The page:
Brumby muster not humane
BILL Hankin raised some very important facts regarding the brumby issue.
While I don’t know the area, I assume that by trying to trap them would be out of the question now with the wet season in progress, as water and feed would be in abundance.
Coming from a large property in the Gulf, I have experienced firsthand the various ways of brumby eradication.
I can safely testify that the most humane way of dealing with the problem is the first way.
Hire a helicopter, a sharp shooter and eradicate. In 1987, I witnessed a brumby ‘run’ or ‘muster’. It was one of the saddest things I can remember.
What everyone is forgetting in this scenario is that these are wild animals.
What brumbies make it to the yard will head-butt, kick, bite others, and throw themselves into paneling, the ground and other horses. They will either kill themselves first or be left with broken noses, or legs, not to mention lacerations and grazes. And this is while they’re still in the yard. To be humane is to show consideration and sympathy for an animal, an avoidance of (unnecessary) stress and the demonstration of compassion and tenderness towards our fellow creatures.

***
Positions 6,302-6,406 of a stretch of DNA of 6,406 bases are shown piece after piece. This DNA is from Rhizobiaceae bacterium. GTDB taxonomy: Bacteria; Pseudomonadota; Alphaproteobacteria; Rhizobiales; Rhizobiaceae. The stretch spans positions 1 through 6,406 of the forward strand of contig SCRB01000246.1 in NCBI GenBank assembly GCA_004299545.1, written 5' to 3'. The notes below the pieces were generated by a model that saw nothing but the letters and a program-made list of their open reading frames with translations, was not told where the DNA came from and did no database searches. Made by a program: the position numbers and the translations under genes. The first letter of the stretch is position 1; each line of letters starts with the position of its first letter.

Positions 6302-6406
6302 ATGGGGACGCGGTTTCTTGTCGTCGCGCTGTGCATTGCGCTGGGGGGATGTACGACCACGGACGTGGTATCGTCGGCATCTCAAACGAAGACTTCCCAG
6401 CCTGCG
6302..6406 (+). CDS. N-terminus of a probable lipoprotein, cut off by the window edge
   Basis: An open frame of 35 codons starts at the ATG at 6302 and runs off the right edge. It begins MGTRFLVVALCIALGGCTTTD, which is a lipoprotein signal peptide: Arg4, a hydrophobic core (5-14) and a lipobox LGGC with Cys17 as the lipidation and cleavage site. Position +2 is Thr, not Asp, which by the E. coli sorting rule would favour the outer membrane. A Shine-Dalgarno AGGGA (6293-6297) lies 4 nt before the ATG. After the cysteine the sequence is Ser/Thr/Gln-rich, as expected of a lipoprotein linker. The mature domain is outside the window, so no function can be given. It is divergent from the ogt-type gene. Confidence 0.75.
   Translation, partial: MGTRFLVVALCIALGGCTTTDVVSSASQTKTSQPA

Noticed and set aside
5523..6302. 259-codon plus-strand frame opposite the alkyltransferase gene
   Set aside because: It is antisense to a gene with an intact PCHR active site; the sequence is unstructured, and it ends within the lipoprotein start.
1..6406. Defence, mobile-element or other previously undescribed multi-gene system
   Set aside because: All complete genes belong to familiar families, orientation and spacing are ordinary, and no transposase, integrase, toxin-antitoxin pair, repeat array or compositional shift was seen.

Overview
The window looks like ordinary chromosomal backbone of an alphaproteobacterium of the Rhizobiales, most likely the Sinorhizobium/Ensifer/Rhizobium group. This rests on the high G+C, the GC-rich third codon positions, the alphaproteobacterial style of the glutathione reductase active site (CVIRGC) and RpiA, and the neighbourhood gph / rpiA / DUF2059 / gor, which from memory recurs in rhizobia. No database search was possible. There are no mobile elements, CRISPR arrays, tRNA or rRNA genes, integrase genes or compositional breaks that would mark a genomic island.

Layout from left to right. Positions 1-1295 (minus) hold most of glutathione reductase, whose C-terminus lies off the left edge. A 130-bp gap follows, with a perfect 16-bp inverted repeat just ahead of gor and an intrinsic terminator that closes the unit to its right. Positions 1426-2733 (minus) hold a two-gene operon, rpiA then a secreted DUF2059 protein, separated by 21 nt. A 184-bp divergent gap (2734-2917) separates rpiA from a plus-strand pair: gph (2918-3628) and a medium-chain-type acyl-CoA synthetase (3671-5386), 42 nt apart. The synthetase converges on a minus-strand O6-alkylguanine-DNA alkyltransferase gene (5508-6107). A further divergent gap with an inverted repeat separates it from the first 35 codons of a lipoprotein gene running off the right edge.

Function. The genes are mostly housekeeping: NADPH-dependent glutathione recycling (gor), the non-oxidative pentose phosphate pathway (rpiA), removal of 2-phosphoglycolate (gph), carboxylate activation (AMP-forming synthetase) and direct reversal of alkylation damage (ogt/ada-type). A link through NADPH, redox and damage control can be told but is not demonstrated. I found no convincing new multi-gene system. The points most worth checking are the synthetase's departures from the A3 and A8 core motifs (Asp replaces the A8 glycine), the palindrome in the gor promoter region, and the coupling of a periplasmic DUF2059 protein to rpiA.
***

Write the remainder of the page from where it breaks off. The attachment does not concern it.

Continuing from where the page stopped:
The RSPCA, to me, seems to be reasonable in most issues. I can assure you that they and other animal welfare groups would not approve of a brumby muster at the conclusion of it. I hope that common sense prevails.
CONGRATULATIONS on the editorial in which you defended Sunday as a day for families and for rest and for all the good things that are essential to our life together (TB, Dec. 18), rather than letting it become one more shopping day.
Unless we protect ourselves from the pressures of society, we will lose something of our humanity in the long run. REV MICHAEL PUTNEY,
Bishop of Townsville.
Inquiries only: 07 4722 4427
WILD . . . brumbies do not react well to capture